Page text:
Today is the first time I've heard the term "scale degree". When was the term coined? Or where did it originate?

2 Answers 2


Scale and degree ultimately come from Latin words meaning "ladder" and "step," respectively, so the concept of "scale degree" is several centuries old, predating even the development of modern English. The specific phrase "scale degree" is at least 134 years old, but "degree" as an element of the musical scale is at least a couple of centuries older.

The first edition of the Oxford English Dictionary shows the earliest use of the word "scale" in the musical sense in 1597, in Morley's A Plaine and Easie Introduction to Practicall Musicke. It also gives a citation for "scale degree" from 1889,1 but it illustrates an obsolete sense of "scale" meaning "musical staff" with this quotation from a 1704 technical dictionary:

Scale of the Gamut, or Musical Scale, is a kind of Diagram, consisting of certain Lines and Spaces drawn to shew the several Degrees, whereby a Natural or Artificial Voice or Sound may either ascend or descend.

Before that, the concept of scale degrees will be found using different words, often in different languages, since Latin was for many centuries the primary language of music theory. The Latin word gradus, meaning "step" or "steps," is the source of many English words of related meaning, including both "degree" and "grade"; Latin scala, meaning "ladder" (or eventually "stairway") is of course the source of scale. You can certainly find instances of gradum in the Thesaurus Musicarum Latinarum that may reasonably be translated "scale degree," or that denote a similar concept, but in many instances they might just as well be translated "step" or even "level."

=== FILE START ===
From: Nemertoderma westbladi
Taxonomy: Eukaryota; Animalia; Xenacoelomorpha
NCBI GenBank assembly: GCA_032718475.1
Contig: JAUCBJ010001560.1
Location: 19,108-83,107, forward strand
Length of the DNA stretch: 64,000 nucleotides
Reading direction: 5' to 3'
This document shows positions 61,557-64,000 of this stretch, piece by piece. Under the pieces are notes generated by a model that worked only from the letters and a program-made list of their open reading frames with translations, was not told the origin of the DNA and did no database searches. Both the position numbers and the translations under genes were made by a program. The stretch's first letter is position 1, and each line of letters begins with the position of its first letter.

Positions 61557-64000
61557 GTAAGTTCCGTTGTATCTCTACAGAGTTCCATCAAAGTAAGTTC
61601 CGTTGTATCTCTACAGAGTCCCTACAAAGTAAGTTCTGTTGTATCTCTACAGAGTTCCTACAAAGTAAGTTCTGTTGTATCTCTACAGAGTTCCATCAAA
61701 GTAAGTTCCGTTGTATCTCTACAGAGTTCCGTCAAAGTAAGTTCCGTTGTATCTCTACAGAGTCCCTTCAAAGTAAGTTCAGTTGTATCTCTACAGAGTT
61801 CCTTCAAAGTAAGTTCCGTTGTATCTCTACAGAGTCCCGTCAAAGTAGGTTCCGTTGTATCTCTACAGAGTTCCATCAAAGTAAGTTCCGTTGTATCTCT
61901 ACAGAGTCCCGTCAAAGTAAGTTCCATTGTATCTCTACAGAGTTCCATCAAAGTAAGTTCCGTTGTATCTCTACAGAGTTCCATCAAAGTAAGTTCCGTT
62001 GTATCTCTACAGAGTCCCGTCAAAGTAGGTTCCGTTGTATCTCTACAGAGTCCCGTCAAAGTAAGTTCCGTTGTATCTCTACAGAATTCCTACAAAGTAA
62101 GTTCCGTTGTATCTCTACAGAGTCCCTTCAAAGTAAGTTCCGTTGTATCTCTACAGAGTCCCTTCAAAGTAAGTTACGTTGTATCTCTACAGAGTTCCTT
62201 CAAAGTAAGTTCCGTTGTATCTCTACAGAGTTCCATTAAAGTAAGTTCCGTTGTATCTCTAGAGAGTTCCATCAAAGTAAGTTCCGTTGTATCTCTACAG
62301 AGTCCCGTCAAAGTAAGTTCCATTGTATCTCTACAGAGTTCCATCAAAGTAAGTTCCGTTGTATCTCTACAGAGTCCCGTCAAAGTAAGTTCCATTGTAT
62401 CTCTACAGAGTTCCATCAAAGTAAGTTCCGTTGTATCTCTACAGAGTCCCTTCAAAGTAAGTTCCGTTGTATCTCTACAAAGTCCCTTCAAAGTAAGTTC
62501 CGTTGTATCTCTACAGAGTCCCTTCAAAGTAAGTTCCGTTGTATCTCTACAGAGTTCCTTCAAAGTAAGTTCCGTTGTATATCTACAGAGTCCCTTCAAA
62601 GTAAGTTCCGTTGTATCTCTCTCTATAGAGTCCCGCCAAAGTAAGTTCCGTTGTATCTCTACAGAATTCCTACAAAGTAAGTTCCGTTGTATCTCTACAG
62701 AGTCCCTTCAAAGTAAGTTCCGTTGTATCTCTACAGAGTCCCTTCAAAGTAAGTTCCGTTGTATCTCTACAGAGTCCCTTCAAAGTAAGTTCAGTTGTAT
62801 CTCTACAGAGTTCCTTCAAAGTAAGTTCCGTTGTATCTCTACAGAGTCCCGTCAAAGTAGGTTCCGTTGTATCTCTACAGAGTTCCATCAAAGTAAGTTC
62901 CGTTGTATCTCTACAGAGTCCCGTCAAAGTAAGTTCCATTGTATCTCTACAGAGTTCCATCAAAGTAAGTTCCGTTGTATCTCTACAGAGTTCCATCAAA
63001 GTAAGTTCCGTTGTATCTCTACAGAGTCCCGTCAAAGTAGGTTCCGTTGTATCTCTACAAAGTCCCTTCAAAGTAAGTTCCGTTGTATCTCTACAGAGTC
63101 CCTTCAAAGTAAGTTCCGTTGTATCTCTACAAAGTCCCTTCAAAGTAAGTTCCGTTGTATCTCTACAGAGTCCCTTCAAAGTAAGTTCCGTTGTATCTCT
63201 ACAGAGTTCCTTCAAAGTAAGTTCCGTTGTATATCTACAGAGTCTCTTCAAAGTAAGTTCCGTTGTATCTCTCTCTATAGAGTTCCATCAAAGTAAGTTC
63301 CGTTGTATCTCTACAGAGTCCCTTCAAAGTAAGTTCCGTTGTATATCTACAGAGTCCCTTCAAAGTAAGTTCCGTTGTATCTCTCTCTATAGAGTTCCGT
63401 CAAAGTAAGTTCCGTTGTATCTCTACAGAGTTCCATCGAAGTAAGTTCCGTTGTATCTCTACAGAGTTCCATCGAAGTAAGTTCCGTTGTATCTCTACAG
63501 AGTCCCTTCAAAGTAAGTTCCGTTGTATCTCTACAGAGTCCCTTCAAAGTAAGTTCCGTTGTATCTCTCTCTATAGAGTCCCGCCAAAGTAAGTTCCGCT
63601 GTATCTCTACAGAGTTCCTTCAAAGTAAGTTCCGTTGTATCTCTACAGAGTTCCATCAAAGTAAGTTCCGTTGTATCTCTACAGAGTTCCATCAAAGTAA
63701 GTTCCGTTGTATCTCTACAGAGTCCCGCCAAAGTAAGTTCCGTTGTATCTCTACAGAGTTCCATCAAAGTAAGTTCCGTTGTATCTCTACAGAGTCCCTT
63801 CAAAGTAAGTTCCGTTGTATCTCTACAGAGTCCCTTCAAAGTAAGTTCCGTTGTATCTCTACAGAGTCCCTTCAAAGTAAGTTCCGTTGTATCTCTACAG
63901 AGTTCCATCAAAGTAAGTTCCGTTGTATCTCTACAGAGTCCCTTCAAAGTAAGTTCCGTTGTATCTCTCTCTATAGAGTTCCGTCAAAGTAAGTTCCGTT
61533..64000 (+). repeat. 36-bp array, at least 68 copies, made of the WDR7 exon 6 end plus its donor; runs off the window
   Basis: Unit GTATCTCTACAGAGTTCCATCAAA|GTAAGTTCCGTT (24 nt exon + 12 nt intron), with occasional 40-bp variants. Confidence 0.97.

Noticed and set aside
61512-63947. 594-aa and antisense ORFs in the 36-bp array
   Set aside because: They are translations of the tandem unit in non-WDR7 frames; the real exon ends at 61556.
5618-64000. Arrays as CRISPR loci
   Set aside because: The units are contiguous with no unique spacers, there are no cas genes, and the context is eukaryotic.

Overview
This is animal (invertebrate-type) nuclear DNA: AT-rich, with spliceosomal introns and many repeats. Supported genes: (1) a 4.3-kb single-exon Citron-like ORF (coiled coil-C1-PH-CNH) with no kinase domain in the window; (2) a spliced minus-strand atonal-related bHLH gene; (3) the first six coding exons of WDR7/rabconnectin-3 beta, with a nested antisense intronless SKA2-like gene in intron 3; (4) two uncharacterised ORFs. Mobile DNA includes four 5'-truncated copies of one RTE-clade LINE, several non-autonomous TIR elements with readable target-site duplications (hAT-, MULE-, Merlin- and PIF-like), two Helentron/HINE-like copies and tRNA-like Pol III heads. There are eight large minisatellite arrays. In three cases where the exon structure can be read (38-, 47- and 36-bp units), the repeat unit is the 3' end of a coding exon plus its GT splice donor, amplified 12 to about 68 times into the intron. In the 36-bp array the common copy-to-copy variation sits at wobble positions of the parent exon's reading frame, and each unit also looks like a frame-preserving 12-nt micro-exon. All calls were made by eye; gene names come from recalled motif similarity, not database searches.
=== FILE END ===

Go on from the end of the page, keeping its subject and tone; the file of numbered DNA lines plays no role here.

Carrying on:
One line of inquiry I don't have time to follow now is the history of the application of the French word degré to the musical scale, but it probably dates to the earliest development of that word from gradus or to the earliest theory treatises in vernacular French, whichever came later.

  1. Quoting another dictionary:

Century Dict, s.v. Degree, To distinguish between degrees of the staff and degrees of the scale, the terms staff-degree and scale-degree are sometimes used.


According to one of the online dictionaries, the first use of the exact term "scale degree" stems from 1889 but does not give the source. The term "degree" itself seems to date back to 1200 or so. From the Latin meaning "of the step."


Your Answer

By clicking “Post Your Answer”, you agree to our terms of service and acknowledge you have read our privacy policy.

Not the answer you're looking for? Browse other questions tagged or ask your own question.